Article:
Dear Maggie,It was the same with Anna aqnd i,she would not go into a home she says,but,for several weeks now I have been taking her to a lunch club every Tuesday from 11am until 2.30pm,where we talk to other people and care volunteers,and she enjoys it.
    Since last week I took her to a thursday Lunch club come day centre,the first time I stayed with her,but last time I left her there from 10am until 4pm and she enjoyed that ,she made new friends and she knew that I was coming to collect her at 4pm
    Day centres are a big help,and they are run by people with lots of experience with Alzheimer patients,so give it a whirl Maggie...And it will give you some relief!
  3. Jude

    Jude Registered User

    Dear Maggie,

    There comes a time with every AD sufferer that one has to step in and do the right thing - however much they may resent it and however much it hurts you to do so. It's terribly sad, but the only sensible course of action.

    My parents doddled along just fine until Mum both began to leave the stove on, the taps running and putting tea bags into the kettle to make a cuppa. They also variously forgot to lock the doors, got lost going out, forgot when to eat and if they had actually had any meals, etc. All the food in the cupboards was way past 'use by' dates and the contents of the fridge were scarey!

    My father also decided that other 'people' had moved into their bungalow and were sleeping 'upstairs'.

    Your Mum sounds like she is at about this stage.

    Practically, you and your family need a plan. The first thing to focus on right now is Mum's SAFETY if she is home alone for too long. It does seem that she has come to point where she needs constant supervision to ensure that she eats, showers and doesn't go out and get lost. If you are all working, then worrying about whether she has forgotten to turn off the stove will do your head in!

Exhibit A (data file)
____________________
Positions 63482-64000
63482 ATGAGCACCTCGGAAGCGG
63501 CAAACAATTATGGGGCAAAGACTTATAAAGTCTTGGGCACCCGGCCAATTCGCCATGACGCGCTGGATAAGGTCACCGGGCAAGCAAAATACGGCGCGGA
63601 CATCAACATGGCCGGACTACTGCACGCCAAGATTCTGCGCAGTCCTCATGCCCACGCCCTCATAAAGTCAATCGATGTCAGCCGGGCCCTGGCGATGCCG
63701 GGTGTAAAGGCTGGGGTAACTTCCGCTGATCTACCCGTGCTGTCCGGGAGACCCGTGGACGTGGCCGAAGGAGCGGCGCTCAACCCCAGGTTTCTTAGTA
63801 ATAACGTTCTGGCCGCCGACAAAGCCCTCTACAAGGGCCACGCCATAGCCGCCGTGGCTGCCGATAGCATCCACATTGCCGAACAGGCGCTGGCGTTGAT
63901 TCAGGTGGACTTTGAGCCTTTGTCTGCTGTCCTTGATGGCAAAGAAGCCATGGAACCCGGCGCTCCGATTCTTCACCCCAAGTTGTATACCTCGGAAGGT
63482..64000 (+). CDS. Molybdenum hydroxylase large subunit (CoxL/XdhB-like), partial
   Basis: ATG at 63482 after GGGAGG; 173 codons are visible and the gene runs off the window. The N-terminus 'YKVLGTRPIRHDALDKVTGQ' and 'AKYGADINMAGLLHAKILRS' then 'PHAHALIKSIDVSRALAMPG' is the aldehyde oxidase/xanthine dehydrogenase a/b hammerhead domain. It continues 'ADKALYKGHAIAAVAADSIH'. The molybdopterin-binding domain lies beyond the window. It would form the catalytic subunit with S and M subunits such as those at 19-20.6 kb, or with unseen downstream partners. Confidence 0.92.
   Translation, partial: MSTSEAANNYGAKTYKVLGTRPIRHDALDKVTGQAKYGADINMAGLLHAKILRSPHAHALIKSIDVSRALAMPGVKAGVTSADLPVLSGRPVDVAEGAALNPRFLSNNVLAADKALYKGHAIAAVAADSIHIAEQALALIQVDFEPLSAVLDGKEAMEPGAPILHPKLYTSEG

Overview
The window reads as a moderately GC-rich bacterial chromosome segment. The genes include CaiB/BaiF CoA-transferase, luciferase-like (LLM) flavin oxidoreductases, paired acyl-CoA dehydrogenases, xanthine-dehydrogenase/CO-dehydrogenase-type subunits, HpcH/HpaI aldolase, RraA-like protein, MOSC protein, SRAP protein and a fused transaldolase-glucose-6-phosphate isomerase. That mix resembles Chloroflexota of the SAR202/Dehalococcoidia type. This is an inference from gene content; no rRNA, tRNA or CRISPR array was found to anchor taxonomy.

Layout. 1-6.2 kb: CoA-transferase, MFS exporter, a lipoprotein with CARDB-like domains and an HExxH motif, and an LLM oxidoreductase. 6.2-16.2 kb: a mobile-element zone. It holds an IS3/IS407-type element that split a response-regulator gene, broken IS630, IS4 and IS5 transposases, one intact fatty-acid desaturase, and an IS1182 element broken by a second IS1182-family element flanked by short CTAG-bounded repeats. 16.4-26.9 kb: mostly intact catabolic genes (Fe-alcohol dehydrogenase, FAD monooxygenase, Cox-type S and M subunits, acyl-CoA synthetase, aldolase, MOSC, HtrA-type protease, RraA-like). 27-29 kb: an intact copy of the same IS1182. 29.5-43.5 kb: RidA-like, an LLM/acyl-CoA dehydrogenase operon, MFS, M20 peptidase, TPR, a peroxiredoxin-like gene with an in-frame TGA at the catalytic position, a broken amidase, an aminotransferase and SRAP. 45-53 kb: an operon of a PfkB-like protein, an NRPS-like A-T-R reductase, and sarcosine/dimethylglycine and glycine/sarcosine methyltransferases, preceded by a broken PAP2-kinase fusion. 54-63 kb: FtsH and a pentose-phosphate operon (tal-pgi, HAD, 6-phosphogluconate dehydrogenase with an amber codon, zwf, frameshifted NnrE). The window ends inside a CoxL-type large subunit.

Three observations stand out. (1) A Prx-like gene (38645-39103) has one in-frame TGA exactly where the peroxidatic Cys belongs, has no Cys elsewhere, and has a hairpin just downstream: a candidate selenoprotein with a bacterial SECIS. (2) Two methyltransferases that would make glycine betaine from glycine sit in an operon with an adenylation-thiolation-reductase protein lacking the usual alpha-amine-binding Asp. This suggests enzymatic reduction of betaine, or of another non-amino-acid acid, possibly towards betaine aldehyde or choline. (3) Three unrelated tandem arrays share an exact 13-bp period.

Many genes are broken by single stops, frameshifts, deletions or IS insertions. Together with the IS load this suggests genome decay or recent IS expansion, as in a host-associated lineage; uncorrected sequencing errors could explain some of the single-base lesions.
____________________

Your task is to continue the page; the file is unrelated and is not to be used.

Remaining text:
Look at Day Care, Crossroads and private carers for now. They are great for filling in hours and you will know that Mum is safe. In the longer term, you really do need to start to investigate Respite and full time EMI care.

    It all sounds really grim I know, but better safe than sorry.

    Best wishes,

  4. Lynne

    Lynne Registered User

    Jun 3, 2005
    Glad to read the above Frederick. Although I am not in that situation myself, I'm sure it will give encouragement & hope to others who may be struggling with unco-operative or stubborn (frightened) would-be stay-at-homes. I think calling it a 'Lunch club', coffee morning or similar probably helps to make it seems less institutional.
  5. Sheila

    Sheila Registered User

    Oct 23, 2003
    West Sussex
    Dear Maggie, although all of us will deal with things differently, the advice I would give is to always keep all your options open. What works today may be useless in a months time. Keep it all available to call on, as and when you need to, by continual contact and involvement of all those services that may be of help at some point either now, or in the future. Love She. XX
  6. cynron

    cynron Registered User

    Sep 26, 2005
    east sussex
    Lunch Club

    My husband was reluctant to go to the day centre but he gave it a try and at first wanted me to go as well. Now he goes and looks forward to his two days. I always refer to it as his lunch club and as he loves his food he seems content at the moment. The next step is to see if he will stop there for a weekend then it will be an HOTEL.

    Keep your fingers crossed for me. ;)

    CYNRON :rolleyes:
  7. Jude

    Jude Registered User

    Hi Cynron,

    My parents have been living in a Nursing Home since last June. To them, it is their 'Hotel'. [And why not indeed - it's costs a similar amount!!]


Share This Page

  1. This site uses cookies to help personalise content, tailor your experience and to keep you logged in if you register.
    By continuing to use this site, you are consenting to our use of cookies.
  1. This site uses cookies to help personalise content, tailor your experience and to keep you logged in if you register.
    By continuing to use this site, you are consenting to our use of cookies.